No free swimming: Murray Bridge council rejects pool proposal
Ratepayers should not have to subsidise swimmers from outside the district, councillors have ruled.
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A plan to offer free entry to Murray Bridge Swimming Centre has been rejected by the city’s council.
Councillor Karen Eckermann had suggested removing entry fees – currently $7 per adult and $5 per child – could make it easier for locals to stay healthy.
Opening up the pool would encourage good health, give people a safer alternative to river swimming, and benefit the reputation of both Murray Bridge and its council, she said.
“This would send a strong message that we are committed to ... health and fitness in our community,” she said at a meeting on Monday night.
But most councillors argued that ratepayers should not have to further subsidise the swimming pool and water playground, especially when many of its users came from outside the district.
The facility already ran at a $300,000 loss each year, council staff reported.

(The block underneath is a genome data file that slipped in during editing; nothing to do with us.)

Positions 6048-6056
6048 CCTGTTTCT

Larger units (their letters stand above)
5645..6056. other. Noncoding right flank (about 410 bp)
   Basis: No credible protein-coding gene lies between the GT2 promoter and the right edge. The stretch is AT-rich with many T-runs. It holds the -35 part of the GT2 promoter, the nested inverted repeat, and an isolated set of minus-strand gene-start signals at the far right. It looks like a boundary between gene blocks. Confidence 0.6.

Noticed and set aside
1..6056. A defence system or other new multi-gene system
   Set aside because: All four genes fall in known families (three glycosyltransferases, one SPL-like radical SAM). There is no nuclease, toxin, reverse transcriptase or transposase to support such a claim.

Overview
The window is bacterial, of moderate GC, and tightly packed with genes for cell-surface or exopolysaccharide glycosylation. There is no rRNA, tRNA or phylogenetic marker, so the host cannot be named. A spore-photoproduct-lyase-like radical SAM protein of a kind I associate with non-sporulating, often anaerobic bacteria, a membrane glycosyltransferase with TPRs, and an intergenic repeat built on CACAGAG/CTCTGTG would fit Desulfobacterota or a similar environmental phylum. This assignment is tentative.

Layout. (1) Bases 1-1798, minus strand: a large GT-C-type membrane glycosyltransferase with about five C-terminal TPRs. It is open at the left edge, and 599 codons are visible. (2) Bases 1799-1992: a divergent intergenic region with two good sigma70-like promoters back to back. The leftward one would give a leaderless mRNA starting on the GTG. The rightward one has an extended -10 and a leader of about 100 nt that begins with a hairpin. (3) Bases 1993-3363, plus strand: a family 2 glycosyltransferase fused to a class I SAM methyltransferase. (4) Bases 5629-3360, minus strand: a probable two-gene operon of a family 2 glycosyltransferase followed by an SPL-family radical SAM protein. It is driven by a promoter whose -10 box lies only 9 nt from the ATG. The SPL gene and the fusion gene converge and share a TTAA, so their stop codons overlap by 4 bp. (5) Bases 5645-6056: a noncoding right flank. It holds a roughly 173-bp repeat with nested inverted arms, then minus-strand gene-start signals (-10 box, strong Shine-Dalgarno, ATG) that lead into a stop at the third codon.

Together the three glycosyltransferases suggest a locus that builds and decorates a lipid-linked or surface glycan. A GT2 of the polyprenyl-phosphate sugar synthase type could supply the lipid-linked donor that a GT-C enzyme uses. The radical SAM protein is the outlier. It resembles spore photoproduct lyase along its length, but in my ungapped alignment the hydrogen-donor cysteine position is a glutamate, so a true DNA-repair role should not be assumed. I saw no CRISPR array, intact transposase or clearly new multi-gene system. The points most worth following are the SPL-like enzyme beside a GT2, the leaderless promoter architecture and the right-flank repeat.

Free entry would likely cost ratepayers about $200,000 more.
Cr Airlie Keen said a line needed to be drawn somewhere.
“Pools are notoriously expensive to maintain – anyone who’s got a home pool would vouch for that,” she said.
“I think most people in the community would be prepared to pay a small fee.”
Cr Fred Toogood said there were better things the council could do with $200,000.
“We could say that we’re putting it towards new footpaths around the town,” he said.
“We’re spending half a million (on footpaths per year) and people are getting a lot of benefit.”
Social media suggests public support
When Murray Bridge News raised the issue on Facebook this week, a majority of commenters supported entry fees at the swimming pool.
Many said entry fees could be cheaper, but that ratepayers who never used the pool should not have to subsidise those who did.
“If people want to exercise and be healthy, (entry fees) won’t stop them,” one commenter said.
“It’s cheaper than a gym membership.”
Swimming pool fees have been contentious before
It was not the first time swimming pool entry fees had become the subject of debate at the council.
Back in 2017, when the centre’s water playground was under construction, the council planned to charge $1 a ride for turns on its “supaslide”.
Another set of upgrades, worth $2.8 million, was unveiled at the swimming centre on October 30.
The council hopes to undertake further stages of work over the coming years, to transform the site into a state-of-the-art aquatic facility.
Multiple indoor pools, a gym and a cafe were all envisioned in a 2016 master plan.
A consultant was even engaged to produce concept images of the development in 2019.
So far, those plans remain un-funded.